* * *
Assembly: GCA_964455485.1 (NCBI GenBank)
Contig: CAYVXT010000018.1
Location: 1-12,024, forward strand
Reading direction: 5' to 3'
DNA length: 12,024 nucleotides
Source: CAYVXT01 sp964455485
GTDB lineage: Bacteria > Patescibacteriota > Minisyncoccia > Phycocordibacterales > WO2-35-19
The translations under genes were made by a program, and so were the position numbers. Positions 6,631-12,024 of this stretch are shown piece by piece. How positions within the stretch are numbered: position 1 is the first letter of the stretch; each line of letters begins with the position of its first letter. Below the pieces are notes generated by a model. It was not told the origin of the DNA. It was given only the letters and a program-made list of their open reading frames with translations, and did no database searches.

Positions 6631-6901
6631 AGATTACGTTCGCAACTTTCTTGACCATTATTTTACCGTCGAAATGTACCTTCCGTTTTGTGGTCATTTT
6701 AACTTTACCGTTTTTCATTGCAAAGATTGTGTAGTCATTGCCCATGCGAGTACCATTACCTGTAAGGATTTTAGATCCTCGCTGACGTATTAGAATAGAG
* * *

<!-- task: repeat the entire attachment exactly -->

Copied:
Assembly: GCA_964455485.1 (NCBI GenBank)
Contig: CAYVXT010000018.1
Location: 1-12,024, forward strand
Reading direction: 5' to 3'
DNA length: 12,024 nucleotides
Source: CAYVXT01 sp964455485
GTDB lineage: Bacteria > Patescibacteriota > Minisyncoccia > Phycocordibacterales > WO2-35-19
The translations under genes were made by a program, and so were the position numbers. Positions 6,631-12,024 of this stretch are shown piece by piece. How positions within the stretch are numbered: position 1 is the first letter of the stretch; each line of letters begins with the position of its first letter. Below the pieces are notes generated by a model. It was not told the origin of the DNA. It was given only the letters and a program-made list of their open reading frames with translations, and did no database searches.

Positions 6631-6901
6631 AGATTACGTTCGCAACTTTCTTGACCATTATTTTACCGTCGAAATGTACCTTCCGTTTTGTGGTCATTTT
6701 AACTTTACCGTTTTTCATTGCAAAGATTGTGTAGTCATTGCCCATGCGAGTACCATTACCTGTAAGGATTTTAGATCCTCGCTGACGTATTAGAATAGAG